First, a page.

A New Look at When Schizophrenia Starts

Raquel Gur, a University of Pennsylvania neuropsychiatrist and nationally known expert on schizophrenia, is at the forefront of the new way of thinking about the disorder, which affects 1 percent of the population.

Scientists now view it as a neurodevelopmental condition that begins years before its most disturbing symptoms appear, in much the same way that heart disease begins long before the first heart attack.

Gur’s painstaking work, done with the help of 9,500 Philadelphia children and their families, finds that those at risk for psychosis diverge from their peers in important ways as early as age 8. The differences in brain functioning —these are thinking skills, not psychosis —widen in the mid-teens.

The tantalizing question is whether early identification and treatment can delay or prevent the onset of psychosis, allowing young sufferers time to build a firmer foundation for life.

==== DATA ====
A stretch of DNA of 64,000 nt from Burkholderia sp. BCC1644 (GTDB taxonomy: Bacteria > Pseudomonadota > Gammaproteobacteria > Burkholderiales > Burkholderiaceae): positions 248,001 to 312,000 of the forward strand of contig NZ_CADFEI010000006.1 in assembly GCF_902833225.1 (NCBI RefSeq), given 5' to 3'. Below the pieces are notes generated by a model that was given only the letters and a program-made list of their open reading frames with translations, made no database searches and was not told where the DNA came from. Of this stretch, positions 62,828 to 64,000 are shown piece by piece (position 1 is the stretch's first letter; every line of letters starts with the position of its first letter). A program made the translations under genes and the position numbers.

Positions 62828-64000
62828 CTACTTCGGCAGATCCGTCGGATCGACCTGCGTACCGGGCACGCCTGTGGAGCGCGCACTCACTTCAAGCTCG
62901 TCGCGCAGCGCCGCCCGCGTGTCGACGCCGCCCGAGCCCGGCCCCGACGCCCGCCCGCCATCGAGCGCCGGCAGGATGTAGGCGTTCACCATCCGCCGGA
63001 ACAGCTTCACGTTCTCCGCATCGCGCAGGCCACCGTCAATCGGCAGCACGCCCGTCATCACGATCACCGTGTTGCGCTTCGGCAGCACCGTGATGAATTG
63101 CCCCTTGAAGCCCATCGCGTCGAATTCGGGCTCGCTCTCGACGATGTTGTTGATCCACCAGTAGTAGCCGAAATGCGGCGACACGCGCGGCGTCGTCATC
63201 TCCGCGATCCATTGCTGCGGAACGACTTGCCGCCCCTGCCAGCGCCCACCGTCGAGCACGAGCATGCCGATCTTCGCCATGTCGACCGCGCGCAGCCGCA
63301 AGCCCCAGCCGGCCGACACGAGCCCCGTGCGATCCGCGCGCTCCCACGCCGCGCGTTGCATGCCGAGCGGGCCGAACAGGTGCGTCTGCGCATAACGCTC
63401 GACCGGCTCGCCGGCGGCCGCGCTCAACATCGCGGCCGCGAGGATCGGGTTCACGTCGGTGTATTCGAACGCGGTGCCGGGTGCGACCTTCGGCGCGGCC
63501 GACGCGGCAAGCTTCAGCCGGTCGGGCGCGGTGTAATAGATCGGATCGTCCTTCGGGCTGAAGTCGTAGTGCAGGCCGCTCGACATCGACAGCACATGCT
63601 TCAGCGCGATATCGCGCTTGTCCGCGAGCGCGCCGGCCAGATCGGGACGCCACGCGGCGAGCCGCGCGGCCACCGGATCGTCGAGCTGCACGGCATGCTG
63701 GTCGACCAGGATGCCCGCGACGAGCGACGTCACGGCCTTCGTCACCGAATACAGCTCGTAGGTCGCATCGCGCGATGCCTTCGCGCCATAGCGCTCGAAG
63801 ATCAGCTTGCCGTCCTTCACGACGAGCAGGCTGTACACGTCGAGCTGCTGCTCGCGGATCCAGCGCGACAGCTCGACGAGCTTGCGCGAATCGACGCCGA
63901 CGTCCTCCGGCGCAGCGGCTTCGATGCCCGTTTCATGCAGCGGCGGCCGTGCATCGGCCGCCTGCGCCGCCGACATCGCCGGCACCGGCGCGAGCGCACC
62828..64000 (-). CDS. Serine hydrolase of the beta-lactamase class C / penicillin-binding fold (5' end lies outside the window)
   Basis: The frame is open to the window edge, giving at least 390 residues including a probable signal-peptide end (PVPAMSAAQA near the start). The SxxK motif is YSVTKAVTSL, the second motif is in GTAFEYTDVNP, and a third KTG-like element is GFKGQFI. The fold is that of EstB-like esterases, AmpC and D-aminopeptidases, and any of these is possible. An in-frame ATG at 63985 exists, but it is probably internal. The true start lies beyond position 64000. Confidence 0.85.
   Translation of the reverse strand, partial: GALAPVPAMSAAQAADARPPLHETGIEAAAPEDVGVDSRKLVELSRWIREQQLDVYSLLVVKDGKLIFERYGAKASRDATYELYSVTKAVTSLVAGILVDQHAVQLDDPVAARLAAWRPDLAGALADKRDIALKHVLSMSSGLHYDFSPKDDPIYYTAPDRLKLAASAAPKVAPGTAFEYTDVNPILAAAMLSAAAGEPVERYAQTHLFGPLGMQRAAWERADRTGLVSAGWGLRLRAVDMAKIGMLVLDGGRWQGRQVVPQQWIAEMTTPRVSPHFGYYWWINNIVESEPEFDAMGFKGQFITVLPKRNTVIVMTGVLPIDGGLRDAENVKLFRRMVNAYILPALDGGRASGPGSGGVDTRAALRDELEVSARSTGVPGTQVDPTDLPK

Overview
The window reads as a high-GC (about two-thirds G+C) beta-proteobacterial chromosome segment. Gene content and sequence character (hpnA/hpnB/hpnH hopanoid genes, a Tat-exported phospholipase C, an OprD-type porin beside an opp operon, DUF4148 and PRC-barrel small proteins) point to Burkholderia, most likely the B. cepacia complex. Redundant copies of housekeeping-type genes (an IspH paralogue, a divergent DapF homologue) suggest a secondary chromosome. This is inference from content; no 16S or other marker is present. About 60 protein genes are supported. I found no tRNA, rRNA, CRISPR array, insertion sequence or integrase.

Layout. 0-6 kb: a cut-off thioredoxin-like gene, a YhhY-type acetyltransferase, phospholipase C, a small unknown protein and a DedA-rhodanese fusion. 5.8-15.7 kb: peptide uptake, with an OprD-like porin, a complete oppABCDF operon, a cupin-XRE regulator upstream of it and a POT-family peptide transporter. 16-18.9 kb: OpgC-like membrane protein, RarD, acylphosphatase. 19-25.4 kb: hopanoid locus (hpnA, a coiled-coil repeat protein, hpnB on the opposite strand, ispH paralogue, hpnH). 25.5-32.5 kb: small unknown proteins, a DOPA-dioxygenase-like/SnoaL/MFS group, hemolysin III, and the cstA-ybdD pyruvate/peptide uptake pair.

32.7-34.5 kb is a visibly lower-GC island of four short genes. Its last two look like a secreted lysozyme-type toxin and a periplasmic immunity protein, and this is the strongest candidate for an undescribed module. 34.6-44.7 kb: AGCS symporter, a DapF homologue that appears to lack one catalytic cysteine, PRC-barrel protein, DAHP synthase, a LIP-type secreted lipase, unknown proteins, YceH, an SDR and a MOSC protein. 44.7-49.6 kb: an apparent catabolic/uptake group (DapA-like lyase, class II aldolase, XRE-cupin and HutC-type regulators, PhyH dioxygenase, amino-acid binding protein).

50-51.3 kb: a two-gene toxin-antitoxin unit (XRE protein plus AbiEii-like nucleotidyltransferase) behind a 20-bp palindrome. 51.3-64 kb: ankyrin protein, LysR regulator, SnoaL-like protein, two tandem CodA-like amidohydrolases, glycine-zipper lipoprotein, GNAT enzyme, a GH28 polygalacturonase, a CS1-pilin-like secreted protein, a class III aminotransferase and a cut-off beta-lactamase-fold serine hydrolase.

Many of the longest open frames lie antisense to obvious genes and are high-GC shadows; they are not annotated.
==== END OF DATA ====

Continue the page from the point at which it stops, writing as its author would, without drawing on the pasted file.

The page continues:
It’s early, but there is some evidence that the answer is yes.

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Several times over the last couple of years while doing research I have questioned/wondered why no one was looking at it as neurological.

Looking back-I never saw anything in my son that would indicate SZ. I do remember him having problems in school. He would finish his assignments quickly, and then start talking to other kids-which would get him in trouble.
The only thing that stands out in my mind, and it`s the same today, is that he does whatever he wants. The only thing he seems to pay attention to is an authority figure, or court systems, police, etc…I used to think he hated authority figures, but that is the only thing that stops him.
I still wonder if it was the car accident or the drugs that triggered everything…

Studying a predictor of schizophrenia sounds like a hugely daunting task. I wonder what the criteria they are using to decide the “placeholder diagnoses?” Out of all of the participants who received this diagnoses, only 30% developed psychosis. It sounds like this sample contained children who were already symptomatic too, since the article says that only 17% of those participants who were “normal” at intake later developed “sub-psychotic or psychotic symptoms.” “Placeholder diagnoses” just sounds like wishful thinking at this point, especially with so many false positives.